with in Freshers’ Week (orientation week). So how are we to communicate
important information and support them during this big transition to
I am a biochemistry lecturer in a UK university – member of faculty in
US terminology – with a passion for the well-being of students. This
drives my work in supporting students and has led to my role as Head of
Student Support in our School of Life Sciences. In UK universities, it
is the norm that faculty are Personal Tutors (academic advisors) named
to assist a specific group of students (Hixenbaugh, 2008). The role of
Personal Tutor varies from place to place, but the emphasis is on
being available to give each assigned tutee (advisee) academic advice,
someone to go to if they are having problems that interfere with their
ability to study effectively, and to be an academic role model in their
At my university we have this traditional model of Personal Tutoring,
with all academic staff assigned new tutees annually as freshers arrive
and move through university to graduation. In Life Sciences, this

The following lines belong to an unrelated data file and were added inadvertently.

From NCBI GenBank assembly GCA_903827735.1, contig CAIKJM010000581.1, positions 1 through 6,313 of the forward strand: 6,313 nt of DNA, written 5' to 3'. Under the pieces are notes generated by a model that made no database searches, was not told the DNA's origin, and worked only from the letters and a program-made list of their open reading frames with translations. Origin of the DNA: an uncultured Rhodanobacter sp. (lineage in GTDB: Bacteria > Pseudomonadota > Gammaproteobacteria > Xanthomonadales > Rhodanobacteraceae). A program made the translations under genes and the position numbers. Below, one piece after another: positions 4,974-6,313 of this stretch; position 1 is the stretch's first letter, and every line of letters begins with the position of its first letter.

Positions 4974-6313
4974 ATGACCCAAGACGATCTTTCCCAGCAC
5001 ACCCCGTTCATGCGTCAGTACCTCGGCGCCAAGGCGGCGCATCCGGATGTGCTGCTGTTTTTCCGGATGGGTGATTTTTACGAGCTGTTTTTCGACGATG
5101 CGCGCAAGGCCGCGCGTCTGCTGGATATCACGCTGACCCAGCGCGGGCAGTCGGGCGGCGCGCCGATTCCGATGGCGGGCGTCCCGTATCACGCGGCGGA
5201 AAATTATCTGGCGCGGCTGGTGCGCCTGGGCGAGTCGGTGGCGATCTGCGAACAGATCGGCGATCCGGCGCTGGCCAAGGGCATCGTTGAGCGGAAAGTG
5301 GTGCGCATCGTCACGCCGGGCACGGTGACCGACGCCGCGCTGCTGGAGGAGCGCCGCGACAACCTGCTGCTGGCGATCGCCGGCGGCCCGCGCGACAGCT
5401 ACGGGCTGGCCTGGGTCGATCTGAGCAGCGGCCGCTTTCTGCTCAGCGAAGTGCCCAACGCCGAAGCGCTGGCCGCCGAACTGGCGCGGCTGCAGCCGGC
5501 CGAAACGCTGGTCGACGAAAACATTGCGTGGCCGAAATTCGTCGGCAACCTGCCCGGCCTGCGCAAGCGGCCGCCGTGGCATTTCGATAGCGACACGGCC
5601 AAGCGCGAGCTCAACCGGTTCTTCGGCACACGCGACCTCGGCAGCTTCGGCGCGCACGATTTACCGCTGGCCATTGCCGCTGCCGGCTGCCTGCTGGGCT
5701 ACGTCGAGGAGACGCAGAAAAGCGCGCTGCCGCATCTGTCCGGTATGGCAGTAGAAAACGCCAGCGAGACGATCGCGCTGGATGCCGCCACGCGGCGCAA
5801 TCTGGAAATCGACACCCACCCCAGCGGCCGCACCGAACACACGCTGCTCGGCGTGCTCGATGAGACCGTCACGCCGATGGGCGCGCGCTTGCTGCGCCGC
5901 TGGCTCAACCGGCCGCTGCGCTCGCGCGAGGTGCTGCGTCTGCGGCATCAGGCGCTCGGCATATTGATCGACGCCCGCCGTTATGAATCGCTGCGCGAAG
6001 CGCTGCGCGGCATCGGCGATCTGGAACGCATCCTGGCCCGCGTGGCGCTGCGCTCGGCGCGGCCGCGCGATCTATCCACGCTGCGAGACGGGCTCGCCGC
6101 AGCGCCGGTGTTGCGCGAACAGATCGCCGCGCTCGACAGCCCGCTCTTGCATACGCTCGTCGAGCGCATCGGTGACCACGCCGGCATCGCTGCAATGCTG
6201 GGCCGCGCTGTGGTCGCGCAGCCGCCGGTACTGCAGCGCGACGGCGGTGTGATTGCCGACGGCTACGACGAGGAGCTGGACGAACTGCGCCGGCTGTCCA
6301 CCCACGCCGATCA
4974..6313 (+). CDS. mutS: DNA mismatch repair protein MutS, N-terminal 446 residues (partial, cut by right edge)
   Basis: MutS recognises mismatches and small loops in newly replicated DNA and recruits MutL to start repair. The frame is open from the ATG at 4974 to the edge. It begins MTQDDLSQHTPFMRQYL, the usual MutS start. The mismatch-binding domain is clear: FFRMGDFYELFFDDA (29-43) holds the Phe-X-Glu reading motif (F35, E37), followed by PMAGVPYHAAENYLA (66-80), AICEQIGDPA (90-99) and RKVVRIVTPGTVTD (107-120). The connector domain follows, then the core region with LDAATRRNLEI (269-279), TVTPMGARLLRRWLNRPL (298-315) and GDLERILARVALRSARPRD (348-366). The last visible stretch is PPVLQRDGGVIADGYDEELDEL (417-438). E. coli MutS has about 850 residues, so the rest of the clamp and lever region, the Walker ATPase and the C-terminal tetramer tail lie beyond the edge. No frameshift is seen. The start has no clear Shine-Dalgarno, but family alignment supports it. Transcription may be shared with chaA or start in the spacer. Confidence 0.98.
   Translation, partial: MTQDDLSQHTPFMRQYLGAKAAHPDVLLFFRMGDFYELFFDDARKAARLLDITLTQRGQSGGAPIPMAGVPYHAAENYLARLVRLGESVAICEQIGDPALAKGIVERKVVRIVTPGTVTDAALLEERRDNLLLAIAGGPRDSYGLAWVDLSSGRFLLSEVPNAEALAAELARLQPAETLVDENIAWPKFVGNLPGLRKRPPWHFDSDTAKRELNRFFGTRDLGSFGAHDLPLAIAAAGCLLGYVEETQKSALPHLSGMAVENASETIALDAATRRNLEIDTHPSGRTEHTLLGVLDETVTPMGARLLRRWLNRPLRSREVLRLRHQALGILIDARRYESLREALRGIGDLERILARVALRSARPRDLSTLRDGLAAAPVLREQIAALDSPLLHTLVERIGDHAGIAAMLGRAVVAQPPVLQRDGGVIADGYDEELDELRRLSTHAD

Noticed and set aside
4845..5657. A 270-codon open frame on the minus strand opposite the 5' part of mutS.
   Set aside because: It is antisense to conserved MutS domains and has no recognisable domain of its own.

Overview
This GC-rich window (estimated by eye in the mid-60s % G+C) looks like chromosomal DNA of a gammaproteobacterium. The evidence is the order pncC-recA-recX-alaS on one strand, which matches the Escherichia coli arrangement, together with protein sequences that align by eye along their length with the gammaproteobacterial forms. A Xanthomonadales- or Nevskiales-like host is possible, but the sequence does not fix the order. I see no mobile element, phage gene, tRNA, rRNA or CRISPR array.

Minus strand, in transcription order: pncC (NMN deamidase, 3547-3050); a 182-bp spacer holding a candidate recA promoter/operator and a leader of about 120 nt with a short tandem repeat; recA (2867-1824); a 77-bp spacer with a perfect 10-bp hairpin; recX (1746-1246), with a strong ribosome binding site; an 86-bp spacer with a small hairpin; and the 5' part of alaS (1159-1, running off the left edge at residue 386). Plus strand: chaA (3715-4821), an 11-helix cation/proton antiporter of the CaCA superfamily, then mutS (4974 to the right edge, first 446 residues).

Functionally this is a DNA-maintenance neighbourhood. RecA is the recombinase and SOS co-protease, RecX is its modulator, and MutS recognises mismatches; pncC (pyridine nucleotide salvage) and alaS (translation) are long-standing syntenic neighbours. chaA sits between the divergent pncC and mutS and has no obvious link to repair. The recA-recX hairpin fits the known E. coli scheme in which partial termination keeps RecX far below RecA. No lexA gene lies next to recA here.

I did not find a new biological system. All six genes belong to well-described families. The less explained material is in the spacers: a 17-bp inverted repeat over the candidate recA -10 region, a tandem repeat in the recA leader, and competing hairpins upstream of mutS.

system seemed to work well for decades: students came to talk over
their academic programmes, make changes, have us sign appropriate
forms, and have a chat about how they were getting on. Through this
contact at the beginning and end of each term we got to know our
tutees, and they were comfortable coming to us if they had problems.
Then, early this millennium, things began to change.
The university developed electronic student management systems,
students could request changes to their programmes of study online; we
responded online, cutting out the ‘inconvenience’ of face-to-face
meetings. Staff and students thought that this was wonderful, and in
many respects it was. However when we found that students were dropping
out during their first year, I was asked by the Dean to “find out why
and do something about it”!
I talked with first years and found that some were experiencing
problems, mostly non-academic, but didn’t know who to approach for
help. They would let things deteriorate and drop out of university
because they could not cope any longer. I realised that in adopting
online student management, which is amazingly efficient and a
wonderfully useful tool, we had taken the ‘Personal’ out of Personal
Tutoring. What to do?
If students do not work with their tutor in good times, they are hardly
likely to seek our help when things get tough. Students will not go to
a stranger – especially a member of faculty – when their world is
collapsing. We needed to change our model of Personal Tutoring from
reactive to proactive.